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FORINFRA-Nasj.sats. forskn.infrastrukt

Archaeological Digital Excavation Documentation

Alternative title: Digital arkeologisk utgravningsdokumentasjon

Awarded: NOK 16.4 mill.

The ADED project (Archaeological Digital Excavation Documentation) will give access to documentation from excavations in Norway. The UniMus:Kultur cooperation gives free access to images and a joint collection of archaeological artefacts from the university museums in Oslo, (Museums of Cultural History), Stavanger (Arkeologisk museum), Bergen (The University museum), Trondheim (The Science museum) and Tromsø (Tromsø museum) at unimus.no. ADED will be an integrating part of UniMus:Kultur and provide links between excavations, images and artefacts. There are also links to Kulturminnesøk (kulturminnesok.no). Partners in ADED are the directorate for Cultural Heritage and the aforementioned university museums in Oslo, Stavanger, Bergen and Tromsø. The Science museum in Trondheim is also included in the project. The project leader is Museum of Cultural History at the University of Oslo. The university museums carry out around 150 archaeological excavations every year. The excavation reports are published online, but the detailed documentation has been kept as separate datasets, and it has not been possible to query and download several such datasets at once. As an example, ADED makes it possible to query and get an overview of observations from excavations anywhere in Norway. Both details like post holes and aggregated information like houses and burials can be displayed on a map and downloaded as data sets. ADED will open up new venues for archaeological research, and make archaeological excavations much more accessible for everyone interested in early Norwegian history.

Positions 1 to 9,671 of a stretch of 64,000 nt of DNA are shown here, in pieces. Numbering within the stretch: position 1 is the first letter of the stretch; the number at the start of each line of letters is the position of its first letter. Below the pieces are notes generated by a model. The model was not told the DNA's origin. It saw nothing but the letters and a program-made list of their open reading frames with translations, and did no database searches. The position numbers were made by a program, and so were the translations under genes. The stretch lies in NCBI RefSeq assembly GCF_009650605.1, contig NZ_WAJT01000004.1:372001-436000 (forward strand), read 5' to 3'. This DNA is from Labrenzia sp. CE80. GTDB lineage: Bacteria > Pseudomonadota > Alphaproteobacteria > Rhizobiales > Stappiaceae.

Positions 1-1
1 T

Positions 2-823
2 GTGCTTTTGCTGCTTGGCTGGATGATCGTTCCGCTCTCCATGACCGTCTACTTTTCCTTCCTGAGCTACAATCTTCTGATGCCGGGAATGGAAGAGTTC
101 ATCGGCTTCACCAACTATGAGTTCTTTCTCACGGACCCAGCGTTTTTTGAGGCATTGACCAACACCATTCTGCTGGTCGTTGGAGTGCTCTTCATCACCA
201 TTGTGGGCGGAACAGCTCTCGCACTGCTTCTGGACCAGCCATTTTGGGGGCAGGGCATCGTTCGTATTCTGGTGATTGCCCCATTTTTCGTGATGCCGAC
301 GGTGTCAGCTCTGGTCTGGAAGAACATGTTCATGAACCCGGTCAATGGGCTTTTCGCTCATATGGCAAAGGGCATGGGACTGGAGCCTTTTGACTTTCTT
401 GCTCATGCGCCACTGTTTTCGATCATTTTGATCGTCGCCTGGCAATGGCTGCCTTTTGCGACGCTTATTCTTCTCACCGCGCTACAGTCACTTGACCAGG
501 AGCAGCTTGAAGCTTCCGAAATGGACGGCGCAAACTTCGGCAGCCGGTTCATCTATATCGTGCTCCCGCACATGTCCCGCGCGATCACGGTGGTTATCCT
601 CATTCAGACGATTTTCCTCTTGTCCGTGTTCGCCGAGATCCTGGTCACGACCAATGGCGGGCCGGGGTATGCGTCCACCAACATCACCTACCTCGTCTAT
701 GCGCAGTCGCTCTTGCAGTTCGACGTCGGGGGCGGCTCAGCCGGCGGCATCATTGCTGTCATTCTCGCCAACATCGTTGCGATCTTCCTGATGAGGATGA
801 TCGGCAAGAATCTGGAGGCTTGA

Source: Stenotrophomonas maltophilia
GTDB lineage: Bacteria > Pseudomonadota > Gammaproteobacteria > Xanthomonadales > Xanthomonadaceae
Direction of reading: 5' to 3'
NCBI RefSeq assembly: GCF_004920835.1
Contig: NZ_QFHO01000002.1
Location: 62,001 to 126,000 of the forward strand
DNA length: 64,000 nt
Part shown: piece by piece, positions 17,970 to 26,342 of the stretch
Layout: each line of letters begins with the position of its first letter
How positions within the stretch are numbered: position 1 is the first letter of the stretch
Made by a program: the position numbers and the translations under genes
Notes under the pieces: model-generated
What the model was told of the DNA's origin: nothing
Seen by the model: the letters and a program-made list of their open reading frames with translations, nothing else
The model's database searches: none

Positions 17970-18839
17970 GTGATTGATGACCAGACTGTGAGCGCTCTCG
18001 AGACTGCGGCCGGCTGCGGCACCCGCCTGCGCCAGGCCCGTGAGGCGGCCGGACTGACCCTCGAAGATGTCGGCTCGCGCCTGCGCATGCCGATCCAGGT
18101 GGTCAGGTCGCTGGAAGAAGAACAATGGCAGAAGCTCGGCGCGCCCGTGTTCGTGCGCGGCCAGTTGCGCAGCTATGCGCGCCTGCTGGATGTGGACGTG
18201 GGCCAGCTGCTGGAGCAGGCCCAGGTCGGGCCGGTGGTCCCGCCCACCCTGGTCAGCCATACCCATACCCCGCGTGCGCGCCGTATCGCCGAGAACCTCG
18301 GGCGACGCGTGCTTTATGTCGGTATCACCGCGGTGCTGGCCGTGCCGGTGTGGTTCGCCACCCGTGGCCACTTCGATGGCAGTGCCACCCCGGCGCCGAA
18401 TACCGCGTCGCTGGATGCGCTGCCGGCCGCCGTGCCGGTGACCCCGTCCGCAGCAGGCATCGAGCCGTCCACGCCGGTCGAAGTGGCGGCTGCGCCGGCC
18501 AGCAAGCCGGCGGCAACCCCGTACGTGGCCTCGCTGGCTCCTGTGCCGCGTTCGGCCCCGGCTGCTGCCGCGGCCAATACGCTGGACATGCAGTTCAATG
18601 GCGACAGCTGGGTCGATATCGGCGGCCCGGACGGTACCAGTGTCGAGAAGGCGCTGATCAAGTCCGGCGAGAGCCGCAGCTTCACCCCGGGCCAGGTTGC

The Archaeological Digital Excavation Documentation (ADED) will be an infrastructure for all digitally born excavation data in Norway. Whereas storage of such data until now has been subject of local solutions, and nly been available locally, ADED will make these data available in a common database for use in research as well as heritage management and for the public in general. The most important result is that this cross regional access to large digital datasets opens for research questions that have hitherto not been solvable. ADED will also be one more step in integrating all Norwegian archaeological databases in an accessible, seamless infrastructure. Due to the unique nature of Norwegian heritage management, the process of establishing and operating an infrastructure like this will be an unprecedented asset for Norwegian archaeological research milieus concerning international funding and partnerships.

Funding scheme:

FORINFRA-Nasj.sats. forskn.infrastrukt